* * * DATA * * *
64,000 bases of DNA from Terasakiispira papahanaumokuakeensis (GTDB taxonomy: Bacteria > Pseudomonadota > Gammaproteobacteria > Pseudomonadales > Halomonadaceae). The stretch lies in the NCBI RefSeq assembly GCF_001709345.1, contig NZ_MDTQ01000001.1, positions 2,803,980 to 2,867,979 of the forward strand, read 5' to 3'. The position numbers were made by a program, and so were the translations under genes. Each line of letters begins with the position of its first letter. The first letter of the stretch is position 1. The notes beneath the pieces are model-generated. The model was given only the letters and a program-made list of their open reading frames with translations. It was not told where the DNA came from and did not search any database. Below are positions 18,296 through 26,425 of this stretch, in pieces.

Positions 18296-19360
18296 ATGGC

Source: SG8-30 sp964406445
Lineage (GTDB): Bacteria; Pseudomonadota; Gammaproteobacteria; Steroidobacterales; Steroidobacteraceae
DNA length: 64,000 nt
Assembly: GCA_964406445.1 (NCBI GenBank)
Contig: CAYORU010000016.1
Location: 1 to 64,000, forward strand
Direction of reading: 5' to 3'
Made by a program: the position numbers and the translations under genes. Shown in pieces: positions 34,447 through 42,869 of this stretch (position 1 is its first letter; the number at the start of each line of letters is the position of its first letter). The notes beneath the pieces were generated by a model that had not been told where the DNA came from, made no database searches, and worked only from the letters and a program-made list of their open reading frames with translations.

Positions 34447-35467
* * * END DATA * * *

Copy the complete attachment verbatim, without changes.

64,000 bases of DNA from Terasakiispira papahanaumokuakeensis (GTDB taxonomy: Bacteria > Pseudomonadota > Gammaproteobacteria > Pseudomonadales > Halomonadaceae). The stretch lies in the NCBI RefSeq assembly GCF_001709345.1, contig NZ_MDTQ01000001.1, positions 2,803,980 to 2,867,979 of the forward strand, read 5' to 3'. The position numbers were made by a program, and so were the translations under genes. Each line of letters begins with the position of its first letter. The first letter of the stretch is position 1. The notes beneath the pieces are model-generated. The model was given only the letters and a program-made list of their open reading frames with translations. It was not told where the DNA came from and did not search any database. Below are positions 18,296 through 26,425 of this stretch, in pieces.

Positions 18296-19360
18296 ATGGC

Source: SG8-30 sp964406445
Lineage (GTDB): Bacteria; Pseudomonadota; Gammaproteobacteria; Steroidobacterales; Steroidobacteraceae
DNA length: 64,000 nt
Assembly: GCA_964406445.1 (NCBI GenBank)
Contig: CAYORU010000016.1
Location: 1 to 64,000, forward strand
Direction of reading: 5' to 3'
Made by a program: the position numbers and the translations under genes. Shown in pieces: positions 34,447 through 42,869 of this stretch (position 1 is its first letter; the number at the start of each line of letters is the position of its first letter). The notes beneath the pieces were generated by a model that had not been told where the DNA came from, made no database searches, and worked only from the letters and a program-made list of their open reading frames with translations.

Positions 34447-35467